Wireless network

  CutNpaste 21:56 05 Dec 05
Locked

Hi everybody,
is there a way to setup a wireless networks between my pc and laptop. I have all the neccessary technology and also have a bebox.
i want to be able to print and share files wirelessly.
is there a software which makes this networking simple.
cheers

  keewaa 22:21 05 Dec 05
  mgmcc 22:40 05 Dec 05

<<< I have all the neccessary technology and also have a bebox. >>>

If by "all the necessary technology" you mean that you have a Wireless Network Adapter installed in each PC, then you can connect them in an "Ad Hoc" wireless network without any additional hardware or software.

Assuming you are not wanting to share an internet connection, you need to configure each wireless adapter to connect to an "Ad Hoc" network (may be described as Peer-to-Peer), give each the same SSID (network name) and allocate a fixed IP address to each, such as:

PC1 - IP address 192.168.0.1

PC2 - IP address 192.168.0.2

BOTH - Subnet Mask 255.255.255.0

Set any folders that you want to have available over the network as "Shared" in their Properties.


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My standard 'blurb' on Wireless Networking:
(normally for internet access too)

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To create a wireless network for Internet access and File/Printer sharing, you have essentially two options:

1) Install a Wireless Network Adapter in each PC and create an “Ad Hoc” Wireless Network. This is a network in which the two PCs talk directly with one another, rather than via a Wireless Access Point. “Internet Connection Sharing” is then enabled on the actual Internet connection in the “host” PC and the “client” PC will have Internet access provided the “host” is running and online.

When you enable “Internet Connection Sharing” on the Internet connection, it automatically configures the Local Area Connection with the IP address 192.168.0.1 and subnet mask 255.255.255.0. However, as you will be using a WiFi adapter, you want this address to be allocated to it, rather than a “wired” Ethernet adapter if you have one fitted, so the Local Area Connection should be disabled before setting up “Internet Connection Sharing”. The "Client" PC's Local Area Connection should be set to get its IP address automatically, which it does by DHCP from the "Host" PC. Also, if you run the Zone Alarm firewall in your “Host” PC, the Internet Zone Security level must be reduced from High to Medium or “ICS” traffic will be blocked.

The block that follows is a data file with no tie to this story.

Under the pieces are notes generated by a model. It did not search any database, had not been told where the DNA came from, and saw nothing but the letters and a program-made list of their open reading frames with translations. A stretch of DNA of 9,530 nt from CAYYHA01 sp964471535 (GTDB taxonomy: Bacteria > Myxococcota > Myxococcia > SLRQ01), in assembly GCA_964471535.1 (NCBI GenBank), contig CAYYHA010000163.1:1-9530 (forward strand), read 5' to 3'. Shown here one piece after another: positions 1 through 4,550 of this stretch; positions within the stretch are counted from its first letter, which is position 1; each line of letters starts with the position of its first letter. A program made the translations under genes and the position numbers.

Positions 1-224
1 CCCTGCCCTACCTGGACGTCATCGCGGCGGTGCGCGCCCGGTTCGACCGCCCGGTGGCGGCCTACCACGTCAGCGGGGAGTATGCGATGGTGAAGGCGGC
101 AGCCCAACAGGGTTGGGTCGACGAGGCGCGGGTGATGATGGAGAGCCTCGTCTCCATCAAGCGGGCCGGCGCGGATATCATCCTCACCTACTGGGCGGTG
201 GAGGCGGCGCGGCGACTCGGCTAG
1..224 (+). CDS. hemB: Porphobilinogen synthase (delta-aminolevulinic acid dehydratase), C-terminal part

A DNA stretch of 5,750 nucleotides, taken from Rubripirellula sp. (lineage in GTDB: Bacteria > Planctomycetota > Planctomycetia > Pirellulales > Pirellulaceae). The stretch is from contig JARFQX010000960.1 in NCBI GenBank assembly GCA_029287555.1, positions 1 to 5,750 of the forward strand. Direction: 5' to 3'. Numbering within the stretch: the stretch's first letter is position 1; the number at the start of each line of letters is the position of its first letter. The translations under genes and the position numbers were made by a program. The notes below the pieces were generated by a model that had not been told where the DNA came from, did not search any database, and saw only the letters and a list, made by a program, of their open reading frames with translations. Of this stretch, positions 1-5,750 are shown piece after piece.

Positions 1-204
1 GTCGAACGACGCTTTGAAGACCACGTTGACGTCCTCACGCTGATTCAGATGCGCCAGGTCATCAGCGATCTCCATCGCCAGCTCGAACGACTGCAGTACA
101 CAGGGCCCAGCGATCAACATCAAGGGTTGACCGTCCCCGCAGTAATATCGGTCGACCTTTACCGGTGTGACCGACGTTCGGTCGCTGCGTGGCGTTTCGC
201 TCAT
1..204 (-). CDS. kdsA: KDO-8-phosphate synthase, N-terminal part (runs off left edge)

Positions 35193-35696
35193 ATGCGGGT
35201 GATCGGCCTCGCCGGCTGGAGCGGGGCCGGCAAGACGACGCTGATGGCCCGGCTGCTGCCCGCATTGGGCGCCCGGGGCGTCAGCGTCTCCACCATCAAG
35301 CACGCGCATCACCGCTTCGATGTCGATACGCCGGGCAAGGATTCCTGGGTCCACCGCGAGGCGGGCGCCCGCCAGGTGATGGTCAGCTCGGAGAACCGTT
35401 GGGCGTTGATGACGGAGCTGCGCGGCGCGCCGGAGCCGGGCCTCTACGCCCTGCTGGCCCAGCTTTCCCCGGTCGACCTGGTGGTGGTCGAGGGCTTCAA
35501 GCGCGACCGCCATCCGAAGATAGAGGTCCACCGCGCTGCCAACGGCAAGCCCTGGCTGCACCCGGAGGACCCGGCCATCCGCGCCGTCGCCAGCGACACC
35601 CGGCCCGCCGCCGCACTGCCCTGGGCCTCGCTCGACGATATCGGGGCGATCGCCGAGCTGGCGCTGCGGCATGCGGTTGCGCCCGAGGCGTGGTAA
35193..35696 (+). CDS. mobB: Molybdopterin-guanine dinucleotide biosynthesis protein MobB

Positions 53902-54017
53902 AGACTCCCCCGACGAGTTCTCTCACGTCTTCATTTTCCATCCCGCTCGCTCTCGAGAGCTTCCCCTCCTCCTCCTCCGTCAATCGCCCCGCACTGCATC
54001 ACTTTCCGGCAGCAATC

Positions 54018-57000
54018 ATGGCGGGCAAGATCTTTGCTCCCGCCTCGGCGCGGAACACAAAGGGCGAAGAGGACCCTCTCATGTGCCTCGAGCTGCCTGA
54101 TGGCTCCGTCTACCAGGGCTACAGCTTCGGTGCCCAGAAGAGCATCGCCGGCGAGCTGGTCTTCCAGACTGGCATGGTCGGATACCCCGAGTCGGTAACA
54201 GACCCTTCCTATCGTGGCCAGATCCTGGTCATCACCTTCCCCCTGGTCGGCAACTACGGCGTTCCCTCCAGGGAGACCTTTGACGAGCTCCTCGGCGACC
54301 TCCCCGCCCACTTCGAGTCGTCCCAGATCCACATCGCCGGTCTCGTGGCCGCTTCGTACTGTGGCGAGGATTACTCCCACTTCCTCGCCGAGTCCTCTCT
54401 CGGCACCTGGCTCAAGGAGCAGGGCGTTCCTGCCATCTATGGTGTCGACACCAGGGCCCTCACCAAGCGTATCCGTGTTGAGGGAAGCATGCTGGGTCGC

To enable “Internet Connection Sharing” in Windows XP, open the Network Connections folder, right click the actual internet connection (modem connection), select Properties and then the Advanced tab. Tick the box “Allow other network users...etc”.

2) The preferred option for connecting more than one computer is to use a broadband Router and, with ADSL, this should be a combined “Router/ADSL Modem”. This is an ”Infrastructure” wireless network because the connected PCs communicate via the router’s Wireless Access Point. Again, a wireless adapter is installed in any PC that needs to connect wirelessly, but often the main PC is close enough to the router for it to use a “wired” connection with only the remote PC connecting wirelessly

With a router, it is the router which connects directly to the ISP and not one of the connected PCs. The router in turn allocates the IP addresses to the PCs, using one of the address ranges reserved for Local Area Networks, usually 192.168.xxx.xxx

Either of these options will additionally allow you to run File and/or Printer Sharing wirelessly across the network.

If you are running software firewalls, the IP addresses of the networked PCs must be put into its "trusted" area to allow them to communicate with one another.

  mgmcc 22:40 05 Dec 05

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My standard 'blurb' on setting up a Network Printer:

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1) Connect the printer to the “client” PC, as though it were to be used with that computer, and install it. This ensures that it has all the necessary software/drivers on board.

2) Reconnect it to the "host" PC and, in its Properties, set it as "shared". In the client’s "My Network Places" (or Network Neighborhood), the printer should then appear as a shared resource of the "host" PC along with any shared folders. Double clicking the printer in the remote PC should automatically install it as a "network printer" in the “client”. This means that the “client” now has the same printer installed twice – once as a “local” printer and again as a “network” printer (with a bar under the icon to indicate a network device). If you are always going to print via the network, you may want to set the "network printer" as the default.

Otherwise, have a look at this Microsoft article. It is an old article written for Windows 95, but the basic principle for installing the network printer should still be valid.

h t t p : / /
support.microsoft.com/default.aspx?scid=kb;en-us;141839

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